The Wii U tablet controller will feature close proximity radio communication technology called Near Field Communication (NFC), which shares similarities to the RFID style Oyster cards used across the London transport network.

"The NFC I'm referring to here is the non-contact NFC standard that is compatible with FeliCa and MIFARE, and is expected to be widely used around the world in the near future," said Nintendo president Satoru Iwata.

He added: "By installing this functionality, it will become possible to create cards and figurines that can electronically read and write data via non-contact NFC and to expand the new play format in the video game world. Adoption of this functionality will enable various other possibilities such as using it as a means of making micro-payments."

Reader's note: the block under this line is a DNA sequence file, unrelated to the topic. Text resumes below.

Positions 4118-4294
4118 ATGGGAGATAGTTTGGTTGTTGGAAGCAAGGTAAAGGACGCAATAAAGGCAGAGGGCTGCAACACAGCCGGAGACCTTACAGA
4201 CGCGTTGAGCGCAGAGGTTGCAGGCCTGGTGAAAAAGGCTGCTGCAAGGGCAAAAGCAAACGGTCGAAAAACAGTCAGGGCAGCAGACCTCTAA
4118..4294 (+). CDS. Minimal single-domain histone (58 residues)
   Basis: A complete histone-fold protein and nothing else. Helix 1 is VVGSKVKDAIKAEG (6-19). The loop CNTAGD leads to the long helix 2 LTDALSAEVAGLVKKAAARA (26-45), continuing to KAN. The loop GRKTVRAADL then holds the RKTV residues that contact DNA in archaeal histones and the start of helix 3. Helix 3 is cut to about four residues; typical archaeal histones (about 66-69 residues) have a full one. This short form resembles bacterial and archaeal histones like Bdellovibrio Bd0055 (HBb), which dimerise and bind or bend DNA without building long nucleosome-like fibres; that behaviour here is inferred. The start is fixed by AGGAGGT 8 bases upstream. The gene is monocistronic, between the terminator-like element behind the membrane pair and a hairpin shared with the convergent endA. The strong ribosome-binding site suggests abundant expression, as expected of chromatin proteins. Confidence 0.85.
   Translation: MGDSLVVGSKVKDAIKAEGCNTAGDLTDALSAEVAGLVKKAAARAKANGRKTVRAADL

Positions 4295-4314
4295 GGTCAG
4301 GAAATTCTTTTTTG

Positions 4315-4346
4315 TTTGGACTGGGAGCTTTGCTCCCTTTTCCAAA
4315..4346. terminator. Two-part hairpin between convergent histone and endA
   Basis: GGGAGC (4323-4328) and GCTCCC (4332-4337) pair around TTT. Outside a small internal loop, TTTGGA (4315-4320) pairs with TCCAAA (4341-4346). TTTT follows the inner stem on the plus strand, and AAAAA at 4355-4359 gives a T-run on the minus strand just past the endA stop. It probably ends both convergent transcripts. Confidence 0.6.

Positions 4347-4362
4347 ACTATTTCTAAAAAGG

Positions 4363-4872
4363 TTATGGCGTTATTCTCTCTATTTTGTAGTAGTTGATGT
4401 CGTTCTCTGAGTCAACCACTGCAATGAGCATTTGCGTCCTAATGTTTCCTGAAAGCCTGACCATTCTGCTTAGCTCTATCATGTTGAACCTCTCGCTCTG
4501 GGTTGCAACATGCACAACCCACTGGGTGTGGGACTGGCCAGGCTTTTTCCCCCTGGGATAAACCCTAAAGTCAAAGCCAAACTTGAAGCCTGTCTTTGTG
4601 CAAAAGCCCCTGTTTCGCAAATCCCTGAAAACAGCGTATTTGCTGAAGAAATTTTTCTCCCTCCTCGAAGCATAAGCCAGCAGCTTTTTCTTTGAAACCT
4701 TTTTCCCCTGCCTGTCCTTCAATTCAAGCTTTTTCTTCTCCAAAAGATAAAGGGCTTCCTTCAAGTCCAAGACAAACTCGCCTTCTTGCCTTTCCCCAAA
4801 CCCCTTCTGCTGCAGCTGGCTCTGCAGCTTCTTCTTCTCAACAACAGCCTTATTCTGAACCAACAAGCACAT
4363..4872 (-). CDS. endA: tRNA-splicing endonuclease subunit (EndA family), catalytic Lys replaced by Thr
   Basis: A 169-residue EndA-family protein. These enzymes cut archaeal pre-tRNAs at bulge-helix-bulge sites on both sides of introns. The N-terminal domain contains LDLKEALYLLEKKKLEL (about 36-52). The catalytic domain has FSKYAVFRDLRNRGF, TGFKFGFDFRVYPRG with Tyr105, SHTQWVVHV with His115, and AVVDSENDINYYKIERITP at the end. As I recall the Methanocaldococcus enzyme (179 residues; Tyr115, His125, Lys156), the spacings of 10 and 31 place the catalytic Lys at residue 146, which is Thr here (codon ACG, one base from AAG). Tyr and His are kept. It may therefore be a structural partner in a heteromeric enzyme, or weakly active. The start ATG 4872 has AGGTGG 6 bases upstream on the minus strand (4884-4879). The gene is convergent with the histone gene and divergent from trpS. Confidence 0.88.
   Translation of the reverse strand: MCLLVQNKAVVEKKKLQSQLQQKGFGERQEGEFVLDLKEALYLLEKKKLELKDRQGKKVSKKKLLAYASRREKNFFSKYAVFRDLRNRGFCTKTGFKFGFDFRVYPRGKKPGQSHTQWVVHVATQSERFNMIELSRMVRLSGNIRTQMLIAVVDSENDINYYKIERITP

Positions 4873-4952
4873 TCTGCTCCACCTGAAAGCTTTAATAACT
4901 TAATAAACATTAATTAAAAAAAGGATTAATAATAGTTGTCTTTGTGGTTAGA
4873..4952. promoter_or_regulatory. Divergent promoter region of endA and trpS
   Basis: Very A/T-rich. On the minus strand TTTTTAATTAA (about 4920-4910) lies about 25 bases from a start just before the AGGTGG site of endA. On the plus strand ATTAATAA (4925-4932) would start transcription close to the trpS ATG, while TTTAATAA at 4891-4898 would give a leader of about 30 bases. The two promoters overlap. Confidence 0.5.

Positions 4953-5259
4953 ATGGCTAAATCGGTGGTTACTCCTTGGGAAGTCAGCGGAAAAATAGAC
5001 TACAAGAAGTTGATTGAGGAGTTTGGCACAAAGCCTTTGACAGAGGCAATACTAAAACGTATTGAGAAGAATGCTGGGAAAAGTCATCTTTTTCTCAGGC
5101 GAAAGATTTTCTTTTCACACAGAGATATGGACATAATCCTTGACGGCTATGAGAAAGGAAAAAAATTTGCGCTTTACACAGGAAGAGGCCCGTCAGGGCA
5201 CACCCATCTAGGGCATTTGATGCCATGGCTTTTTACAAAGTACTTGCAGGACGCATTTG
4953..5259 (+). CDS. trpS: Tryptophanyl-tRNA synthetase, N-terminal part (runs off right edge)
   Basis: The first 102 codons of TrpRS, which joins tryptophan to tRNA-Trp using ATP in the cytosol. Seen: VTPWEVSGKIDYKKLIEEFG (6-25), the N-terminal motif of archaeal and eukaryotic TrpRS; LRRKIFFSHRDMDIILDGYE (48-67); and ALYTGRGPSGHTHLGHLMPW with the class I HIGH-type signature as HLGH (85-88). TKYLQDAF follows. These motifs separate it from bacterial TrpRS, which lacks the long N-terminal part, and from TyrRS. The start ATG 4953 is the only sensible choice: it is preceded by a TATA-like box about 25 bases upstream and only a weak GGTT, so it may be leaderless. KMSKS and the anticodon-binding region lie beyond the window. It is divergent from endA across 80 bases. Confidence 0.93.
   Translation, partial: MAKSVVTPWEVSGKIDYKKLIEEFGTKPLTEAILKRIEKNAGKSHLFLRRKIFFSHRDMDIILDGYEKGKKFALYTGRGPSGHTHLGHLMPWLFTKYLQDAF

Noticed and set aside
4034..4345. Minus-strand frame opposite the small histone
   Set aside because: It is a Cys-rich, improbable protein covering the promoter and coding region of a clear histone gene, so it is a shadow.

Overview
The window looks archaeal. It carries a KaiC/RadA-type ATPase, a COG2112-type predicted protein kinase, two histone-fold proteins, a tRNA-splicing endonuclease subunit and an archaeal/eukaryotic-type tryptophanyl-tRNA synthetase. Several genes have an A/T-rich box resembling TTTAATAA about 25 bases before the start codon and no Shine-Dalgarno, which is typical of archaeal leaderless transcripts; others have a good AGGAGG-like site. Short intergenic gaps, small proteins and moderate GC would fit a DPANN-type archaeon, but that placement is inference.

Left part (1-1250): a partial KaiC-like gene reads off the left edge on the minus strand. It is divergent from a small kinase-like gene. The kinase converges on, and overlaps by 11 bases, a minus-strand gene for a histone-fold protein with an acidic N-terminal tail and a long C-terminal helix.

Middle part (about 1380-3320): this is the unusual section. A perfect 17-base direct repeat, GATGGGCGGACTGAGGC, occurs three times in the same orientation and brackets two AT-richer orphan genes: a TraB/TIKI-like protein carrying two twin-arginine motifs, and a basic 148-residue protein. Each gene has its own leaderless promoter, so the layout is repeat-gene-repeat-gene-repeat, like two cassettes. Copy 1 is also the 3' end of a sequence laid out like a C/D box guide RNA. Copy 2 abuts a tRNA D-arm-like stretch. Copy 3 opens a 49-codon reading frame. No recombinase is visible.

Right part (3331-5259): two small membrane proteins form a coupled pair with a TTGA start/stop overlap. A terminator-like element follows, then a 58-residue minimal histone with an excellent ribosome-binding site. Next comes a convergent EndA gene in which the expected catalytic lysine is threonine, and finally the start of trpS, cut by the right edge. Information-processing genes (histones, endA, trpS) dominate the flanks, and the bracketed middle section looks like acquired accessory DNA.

Luckily for our editor Tom Orry happens to be an "expert" on RFID, having produced 10,000 words on the technology back when he was hoping to pursue a career as a software engineer - the video game world's gain is also a massive gain for the credibility of software engineers everywhere, trust me.

In addition to the figurines and cards mentioned by Nintendo, Tom reckons we could see the technology used to transfer data between controllers and to pair up controllers to Wii U consoles. An invaluable insight, thanks Tom.

Alternatively you might want to go down a massive waterslide holding one, just like you can with a Barclay Card.